Johann Heinrich Otto (American, ca. 1773–ca. 1800)
Watercolor, pen and iron gall ink, and graphite on off-white laid paper
13 13/16 x 16 9/16 in. (33.5 x 42.1 cm)
Gift of Edgar William and Bernice Chrysler Garbisch, 1966 (66.242.1)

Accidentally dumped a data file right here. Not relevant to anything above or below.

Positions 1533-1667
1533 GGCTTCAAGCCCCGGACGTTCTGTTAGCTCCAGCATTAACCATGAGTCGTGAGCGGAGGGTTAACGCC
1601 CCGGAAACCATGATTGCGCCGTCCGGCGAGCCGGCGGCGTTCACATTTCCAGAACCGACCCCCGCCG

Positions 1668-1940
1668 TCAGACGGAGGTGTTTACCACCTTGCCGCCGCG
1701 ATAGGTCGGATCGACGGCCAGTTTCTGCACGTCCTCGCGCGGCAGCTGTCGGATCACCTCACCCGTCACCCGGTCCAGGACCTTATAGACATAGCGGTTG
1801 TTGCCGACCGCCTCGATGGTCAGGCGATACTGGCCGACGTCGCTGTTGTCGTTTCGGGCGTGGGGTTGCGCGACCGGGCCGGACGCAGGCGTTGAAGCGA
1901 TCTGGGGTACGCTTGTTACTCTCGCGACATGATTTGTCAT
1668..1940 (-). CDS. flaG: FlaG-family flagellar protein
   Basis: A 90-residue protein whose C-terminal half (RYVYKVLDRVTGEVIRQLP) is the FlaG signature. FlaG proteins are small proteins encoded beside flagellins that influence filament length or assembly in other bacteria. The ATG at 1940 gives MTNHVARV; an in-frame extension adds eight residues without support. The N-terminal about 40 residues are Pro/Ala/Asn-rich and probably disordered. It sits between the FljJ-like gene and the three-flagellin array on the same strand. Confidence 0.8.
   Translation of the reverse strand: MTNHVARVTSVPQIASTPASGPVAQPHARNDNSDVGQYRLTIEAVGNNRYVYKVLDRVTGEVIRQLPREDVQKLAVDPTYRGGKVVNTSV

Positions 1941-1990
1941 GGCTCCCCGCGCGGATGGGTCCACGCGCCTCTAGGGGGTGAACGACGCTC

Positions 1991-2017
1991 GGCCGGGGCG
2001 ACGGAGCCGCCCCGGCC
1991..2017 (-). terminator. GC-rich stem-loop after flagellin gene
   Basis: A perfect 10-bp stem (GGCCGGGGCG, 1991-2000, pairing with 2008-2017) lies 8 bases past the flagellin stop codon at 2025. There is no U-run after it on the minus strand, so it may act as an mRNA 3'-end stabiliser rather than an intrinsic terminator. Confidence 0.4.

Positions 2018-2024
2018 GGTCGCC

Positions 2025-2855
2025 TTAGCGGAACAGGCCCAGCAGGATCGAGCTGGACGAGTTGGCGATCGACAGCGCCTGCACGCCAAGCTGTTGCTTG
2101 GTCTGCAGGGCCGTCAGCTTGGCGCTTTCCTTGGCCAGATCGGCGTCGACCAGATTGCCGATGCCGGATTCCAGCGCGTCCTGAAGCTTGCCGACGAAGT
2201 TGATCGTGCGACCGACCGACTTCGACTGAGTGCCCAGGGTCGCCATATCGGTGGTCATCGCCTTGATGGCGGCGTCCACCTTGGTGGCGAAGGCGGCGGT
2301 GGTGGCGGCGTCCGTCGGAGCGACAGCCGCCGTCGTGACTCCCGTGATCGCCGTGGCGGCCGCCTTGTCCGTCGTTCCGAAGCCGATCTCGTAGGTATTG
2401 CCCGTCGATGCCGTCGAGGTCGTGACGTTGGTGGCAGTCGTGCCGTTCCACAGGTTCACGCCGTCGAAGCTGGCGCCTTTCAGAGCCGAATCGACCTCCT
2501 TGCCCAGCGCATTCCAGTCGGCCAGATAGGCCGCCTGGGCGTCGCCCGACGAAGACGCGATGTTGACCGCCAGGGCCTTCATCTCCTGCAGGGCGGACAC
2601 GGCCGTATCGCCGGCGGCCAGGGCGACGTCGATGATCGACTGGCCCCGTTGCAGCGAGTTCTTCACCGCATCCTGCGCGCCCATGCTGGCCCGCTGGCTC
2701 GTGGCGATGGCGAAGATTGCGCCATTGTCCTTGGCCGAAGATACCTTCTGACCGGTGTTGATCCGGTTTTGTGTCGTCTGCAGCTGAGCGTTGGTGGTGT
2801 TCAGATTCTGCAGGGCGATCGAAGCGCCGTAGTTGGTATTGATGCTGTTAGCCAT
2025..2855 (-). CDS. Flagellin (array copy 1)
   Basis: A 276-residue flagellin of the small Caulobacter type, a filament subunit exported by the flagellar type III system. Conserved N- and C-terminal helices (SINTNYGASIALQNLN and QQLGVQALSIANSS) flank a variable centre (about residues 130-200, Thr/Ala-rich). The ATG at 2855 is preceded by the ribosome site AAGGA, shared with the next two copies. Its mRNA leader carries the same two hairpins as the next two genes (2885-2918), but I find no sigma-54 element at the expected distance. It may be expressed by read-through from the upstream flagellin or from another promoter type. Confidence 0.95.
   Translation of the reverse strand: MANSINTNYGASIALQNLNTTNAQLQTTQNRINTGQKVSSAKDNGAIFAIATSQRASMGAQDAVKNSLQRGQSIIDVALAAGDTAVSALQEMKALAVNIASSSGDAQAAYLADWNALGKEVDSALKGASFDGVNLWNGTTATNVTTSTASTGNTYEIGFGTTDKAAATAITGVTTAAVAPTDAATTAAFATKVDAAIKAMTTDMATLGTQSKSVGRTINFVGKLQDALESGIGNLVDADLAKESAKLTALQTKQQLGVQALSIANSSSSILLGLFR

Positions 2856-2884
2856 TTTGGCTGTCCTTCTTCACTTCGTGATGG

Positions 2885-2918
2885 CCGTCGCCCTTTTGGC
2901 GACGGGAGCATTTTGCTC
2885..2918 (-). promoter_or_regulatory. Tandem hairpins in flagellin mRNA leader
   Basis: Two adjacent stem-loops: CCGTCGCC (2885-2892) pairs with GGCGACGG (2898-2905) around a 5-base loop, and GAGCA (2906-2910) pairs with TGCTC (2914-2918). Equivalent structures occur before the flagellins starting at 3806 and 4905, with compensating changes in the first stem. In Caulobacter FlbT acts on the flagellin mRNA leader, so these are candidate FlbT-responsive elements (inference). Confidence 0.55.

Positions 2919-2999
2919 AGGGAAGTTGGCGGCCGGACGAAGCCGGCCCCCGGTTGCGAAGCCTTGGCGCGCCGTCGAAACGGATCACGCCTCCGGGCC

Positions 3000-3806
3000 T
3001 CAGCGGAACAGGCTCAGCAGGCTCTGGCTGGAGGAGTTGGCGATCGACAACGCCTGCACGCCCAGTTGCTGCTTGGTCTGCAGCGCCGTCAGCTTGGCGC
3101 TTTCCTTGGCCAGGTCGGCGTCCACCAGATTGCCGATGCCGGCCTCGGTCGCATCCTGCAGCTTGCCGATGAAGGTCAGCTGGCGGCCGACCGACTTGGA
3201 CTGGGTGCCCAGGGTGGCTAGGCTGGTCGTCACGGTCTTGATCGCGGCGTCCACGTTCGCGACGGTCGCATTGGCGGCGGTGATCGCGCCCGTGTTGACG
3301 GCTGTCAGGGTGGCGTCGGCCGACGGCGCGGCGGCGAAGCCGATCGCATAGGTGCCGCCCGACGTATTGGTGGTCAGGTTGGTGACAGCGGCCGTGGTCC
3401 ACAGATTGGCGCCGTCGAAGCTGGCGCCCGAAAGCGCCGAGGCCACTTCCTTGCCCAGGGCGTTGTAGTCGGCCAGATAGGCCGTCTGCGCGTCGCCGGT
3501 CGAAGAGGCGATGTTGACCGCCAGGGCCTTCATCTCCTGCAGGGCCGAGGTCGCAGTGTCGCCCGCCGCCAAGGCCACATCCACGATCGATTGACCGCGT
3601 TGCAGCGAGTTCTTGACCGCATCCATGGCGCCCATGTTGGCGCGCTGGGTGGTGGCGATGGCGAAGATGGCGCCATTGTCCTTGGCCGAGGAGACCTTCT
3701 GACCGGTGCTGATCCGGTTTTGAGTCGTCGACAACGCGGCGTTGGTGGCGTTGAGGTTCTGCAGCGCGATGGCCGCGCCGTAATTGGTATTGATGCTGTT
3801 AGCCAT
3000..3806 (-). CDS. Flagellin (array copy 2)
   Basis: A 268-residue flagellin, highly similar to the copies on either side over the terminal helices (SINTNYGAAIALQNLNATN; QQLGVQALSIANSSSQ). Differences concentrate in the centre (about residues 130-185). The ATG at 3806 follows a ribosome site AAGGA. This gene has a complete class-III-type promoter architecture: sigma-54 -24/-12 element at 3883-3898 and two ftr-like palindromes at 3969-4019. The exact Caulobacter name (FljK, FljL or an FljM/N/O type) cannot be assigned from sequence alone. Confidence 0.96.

By 1770, the German émigré Otto had begun to make various forms of fraktur, a style of decorative calligraphy named after a sixteenth-century German typeface. His skill is evident in the pleasing balance of color and form achieved in the composition of repetitive motifs. For example, the parrots perched at either side of the sheet and the two peacocks that cross necks above the tulip are nearly identical in their respective form but vary in the patterning on their wings. Touches of blue enhance the harmony among the greens, reds, and yellows that dominate Pennsylvania German fraktur designs.